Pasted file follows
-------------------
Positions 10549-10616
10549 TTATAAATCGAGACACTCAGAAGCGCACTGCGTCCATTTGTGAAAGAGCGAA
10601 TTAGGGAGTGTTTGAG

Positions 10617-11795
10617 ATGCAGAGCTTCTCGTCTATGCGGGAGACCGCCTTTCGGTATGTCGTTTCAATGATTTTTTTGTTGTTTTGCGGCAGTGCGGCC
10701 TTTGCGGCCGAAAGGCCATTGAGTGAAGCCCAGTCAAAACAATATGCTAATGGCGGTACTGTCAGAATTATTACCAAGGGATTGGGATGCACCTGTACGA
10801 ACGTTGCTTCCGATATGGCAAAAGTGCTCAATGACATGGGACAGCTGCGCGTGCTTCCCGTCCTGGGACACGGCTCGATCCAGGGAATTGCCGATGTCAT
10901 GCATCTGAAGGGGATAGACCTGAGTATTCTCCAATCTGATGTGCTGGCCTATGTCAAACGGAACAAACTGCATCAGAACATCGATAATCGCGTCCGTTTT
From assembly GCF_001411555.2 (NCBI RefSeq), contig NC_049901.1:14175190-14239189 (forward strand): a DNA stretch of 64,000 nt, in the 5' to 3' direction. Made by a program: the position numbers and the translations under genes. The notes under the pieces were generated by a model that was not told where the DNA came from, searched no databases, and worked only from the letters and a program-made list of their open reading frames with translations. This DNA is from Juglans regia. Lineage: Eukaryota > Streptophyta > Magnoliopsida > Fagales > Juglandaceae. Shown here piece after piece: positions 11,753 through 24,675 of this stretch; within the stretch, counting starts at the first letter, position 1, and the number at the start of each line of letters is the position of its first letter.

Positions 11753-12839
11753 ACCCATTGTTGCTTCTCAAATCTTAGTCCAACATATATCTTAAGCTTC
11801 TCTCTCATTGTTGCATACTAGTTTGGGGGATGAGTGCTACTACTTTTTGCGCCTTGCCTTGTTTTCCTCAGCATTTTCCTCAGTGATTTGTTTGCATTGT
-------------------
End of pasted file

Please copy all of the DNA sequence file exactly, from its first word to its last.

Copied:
Positions 10549-10616
10549 TTATAAATCGAGACACTCAGAAGCGCACTGCGTCCATTTGTGAAAGAGCGAA
10601 TTAGGGAGTGTTTGAG

Positions 10617-11795
10617 ATGCAGAGCTTCTCGTCTATGCGGGAGACCGCCTTTCGGTATGTCGTTTCAATGATTTTTTTGTTGTTTTGCGGCAGTGCGGCC
10701 TTTGCGGCCGAAAGGCCATTGAGTGAAGCCCAGTCAAAACAATATGCTAATGGCGGTACTGTCAGAATTATTACCAAGGGATTGGGATGCACCTGTACGA
10801 ACGTTGCTTCCGATATGGCAAAAGTGCTCAATGACATGGGACAGCTGCGCGTGCTTCCCGTCCTGGGACACGGCTCGATCCAGGGAATTGCCGATGTCAT
10901 GCATCTGAAGGGGATAGACCTGAGTATTCTCCAATCTGATGTGCTGGCCTATGTCAAACGGAACAAACTGCATCAGAACATCGATAATCGCGTCCGTTTT
From assembly GCF_001411555.2 (NCBI RefSeq), contig NC_049901.1:14175190-14239189 (forward strand): a DNA stretch of 64,000 nt, in the 5' to 3' direction. Made by a program: the position numbers and the translations under genes. The notes under the pieces were generated by a model that was not told where the DNA came from, searched no databases, and worked only from the letters and a program-made list of their open reading frames with translations. This DNA is from Juglans regia. Lineage: Eukaryota > Streptophyta > Magnoliopsida > Fagales > Juglandaceae. Shown here piece after piece: positions 11,753 through 24,675 of this stretch; within the stretch, counting starts at the first letter, position 1, and the number at the start of each line of letters is the position of its first letter.

Positions 11753-12839
11753 ACCCATTGTTGCTTCTCAAATCTTAGTCCAACATATATCTTAAGCTTC
11801 TCTCTCATTGTTGCATACTAGTTTGGGGGATGAGTGCTACTACTTTTTGCGCCTTGCCTTGTTTTCCTCAGCATTTTCCTCAGTGATTTGTTTGCATTGT